• 24.6. Medicinal Plants Used for Cardiovascular Diseases Other than Indian Medicinal Plants
    • 24.7. Data Obtained from Human Studies with Medicinal Plants for Cardiovascular Effects
    • 24.8. Indian Initiatives
    • 24.9. Conclusion
  • Index

Details

No. of pages:
556
Language:
English
Copyright:
© Elsevier 2015
Published:
Imprint:
Elsevier
eBook ISBN:
9780128009963
Hardcover ISBN:
9780128008744

About the Editor

Pulok K. Mukherjee

Pulok K. Mukherjee

Dr. Pulok K. Mukherjee is a Fellow of the Royal Society of Chemistry (FRSC), UK. His work has led to many important national and international projects in the field of Natural Health Products. He has to his credit more than 174 publications in peer reviewed impact journals, several patents and 20 books/book chapters on various aspects of herbal medicine. He has worked as visiting scientist in several renowned universities abroad including The School of Pharmacy, University of London; King’s College London; Leiden/Amsterdam Center for Drug Research, Netherlands; School of Health Science, Tokushima University, Japan; Medical Research Council, Cape Town, South Africa. He has received many awards, including the Commonwealth Academic Staff Fellowship from the Association of Commonwealth Universities (ACU), UK; Outstanding Service Award from the Drug Information Association (DIA), USA; Career Award for Young Teachers from the All India Council for Technical Education (AICTE), Government of India; Overseas Award from the Department of Biotechnology (DBT), BOYSCAST Fellowship from Department of Science & Technology (DST), Government of India; Young Pharmacy Teacher Award from the Association of Pharmaceutical Teachers of India; and the IPA Fellowship Award from the Indian Pharmaceutical Association (IPA). He has organized 16 potential national and international conferences, workshops, and seminars with the involvement of scientists all over the world. He is Member of the board on International Society for Ethnopharmacology, UK; Secretary of the Society for Ethnopharmacology (SFE), India; Council member of the Society for TCM Pharmaceutical Analysis, China; and several journals. Dr. Mukherjee is serving as Associate Editor of the Journal of Ethnopharmacology, (Elsevier). He is also associated as advisor to different organizations and administrative bodies of the Government of India and abroad.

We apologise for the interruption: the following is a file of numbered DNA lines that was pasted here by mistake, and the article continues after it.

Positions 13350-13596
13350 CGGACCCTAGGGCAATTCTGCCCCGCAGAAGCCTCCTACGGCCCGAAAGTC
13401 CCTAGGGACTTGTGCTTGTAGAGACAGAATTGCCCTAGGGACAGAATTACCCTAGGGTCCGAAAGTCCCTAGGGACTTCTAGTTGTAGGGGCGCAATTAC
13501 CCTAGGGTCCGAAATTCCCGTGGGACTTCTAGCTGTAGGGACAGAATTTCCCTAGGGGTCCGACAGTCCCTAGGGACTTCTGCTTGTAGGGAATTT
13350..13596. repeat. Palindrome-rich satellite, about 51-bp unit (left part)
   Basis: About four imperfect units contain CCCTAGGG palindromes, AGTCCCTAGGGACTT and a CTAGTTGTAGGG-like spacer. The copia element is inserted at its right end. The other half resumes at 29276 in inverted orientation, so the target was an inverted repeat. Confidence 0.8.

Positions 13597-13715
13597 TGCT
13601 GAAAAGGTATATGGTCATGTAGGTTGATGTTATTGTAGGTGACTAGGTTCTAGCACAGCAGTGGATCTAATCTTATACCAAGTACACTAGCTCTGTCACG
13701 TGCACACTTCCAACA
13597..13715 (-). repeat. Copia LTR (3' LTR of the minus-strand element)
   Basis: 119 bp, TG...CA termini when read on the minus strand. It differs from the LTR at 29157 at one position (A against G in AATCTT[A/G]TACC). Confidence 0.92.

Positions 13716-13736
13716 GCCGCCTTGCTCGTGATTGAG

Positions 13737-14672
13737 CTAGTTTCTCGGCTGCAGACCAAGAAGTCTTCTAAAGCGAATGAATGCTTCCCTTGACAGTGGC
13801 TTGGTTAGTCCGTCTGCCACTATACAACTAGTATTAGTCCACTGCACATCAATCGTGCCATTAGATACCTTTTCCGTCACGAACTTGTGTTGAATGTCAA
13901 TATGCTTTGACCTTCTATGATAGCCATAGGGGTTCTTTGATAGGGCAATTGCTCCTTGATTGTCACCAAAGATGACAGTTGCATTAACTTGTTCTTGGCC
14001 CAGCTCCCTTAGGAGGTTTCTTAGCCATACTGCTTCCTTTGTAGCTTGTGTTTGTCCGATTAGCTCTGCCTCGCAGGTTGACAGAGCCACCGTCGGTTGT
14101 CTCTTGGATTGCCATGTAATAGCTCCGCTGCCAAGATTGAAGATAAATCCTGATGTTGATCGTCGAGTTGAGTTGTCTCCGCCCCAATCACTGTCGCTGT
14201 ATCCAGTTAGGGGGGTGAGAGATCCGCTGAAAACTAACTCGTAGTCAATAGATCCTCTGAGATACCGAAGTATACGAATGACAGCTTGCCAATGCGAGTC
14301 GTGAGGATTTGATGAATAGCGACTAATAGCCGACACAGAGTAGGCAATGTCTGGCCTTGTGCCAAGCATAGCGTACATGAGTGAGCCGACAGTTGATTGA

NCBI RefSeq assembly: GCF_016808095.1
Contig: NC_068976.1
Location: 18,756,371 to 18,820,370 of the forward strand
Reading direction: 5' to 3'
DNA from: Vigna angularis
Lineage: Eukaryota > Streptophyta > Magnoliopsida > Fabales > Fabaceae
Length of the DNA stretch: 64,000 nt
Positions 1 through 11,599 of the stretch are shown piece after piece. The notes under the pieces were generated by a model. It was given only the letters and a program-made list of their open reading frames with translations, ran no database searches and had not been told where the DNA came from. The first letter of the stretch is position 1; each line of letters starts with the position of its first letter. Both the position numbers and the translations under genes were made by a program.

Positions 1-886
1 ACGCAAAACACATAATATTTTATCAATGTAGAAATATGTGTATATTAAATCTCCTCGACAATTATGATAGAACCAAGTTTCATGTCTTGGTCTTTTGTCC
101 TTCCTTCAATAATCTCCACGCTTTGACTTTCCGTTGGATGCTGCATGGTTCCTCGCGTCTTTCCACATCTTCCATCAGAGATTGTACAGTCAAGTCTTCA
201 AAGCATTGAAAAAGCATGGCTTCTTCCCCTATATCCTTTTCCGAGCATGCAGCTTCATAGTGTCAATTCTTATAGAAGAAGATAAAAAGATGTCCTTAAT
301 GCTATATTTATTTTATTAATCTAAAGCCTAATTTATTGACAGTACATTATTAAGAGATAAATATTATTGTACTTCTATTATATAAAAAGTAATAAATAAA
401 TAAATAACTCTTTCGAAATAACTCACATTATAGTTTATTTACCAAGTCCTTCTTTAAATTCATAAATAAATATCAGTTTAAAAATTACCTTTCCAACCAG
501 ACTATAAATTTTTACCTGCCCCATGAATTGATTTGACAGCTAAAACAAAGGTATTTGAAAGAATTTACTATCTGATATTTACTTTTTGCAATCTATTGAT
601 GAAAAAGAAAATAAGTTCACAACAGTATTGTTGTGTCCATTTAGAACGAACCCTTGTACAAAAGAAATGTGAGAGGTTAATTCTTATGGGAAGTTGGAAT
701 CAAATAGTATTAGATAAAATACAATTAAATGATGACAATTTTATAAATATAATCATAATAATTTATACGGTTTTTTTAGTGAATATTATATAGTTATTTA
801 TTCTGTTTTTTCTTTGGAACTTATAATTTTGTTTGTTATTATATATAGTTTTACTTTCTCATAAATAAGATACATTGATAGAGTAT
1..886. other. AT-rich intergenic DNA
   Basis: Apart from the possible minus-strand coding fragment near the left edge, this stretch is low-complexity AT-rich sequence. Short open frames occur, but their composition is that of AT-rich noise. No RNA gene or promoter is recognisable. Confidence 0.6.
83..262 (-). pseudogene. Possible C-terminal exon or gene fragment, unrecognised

Affiliations and Expertise

Jadavpur University, Kolkata, India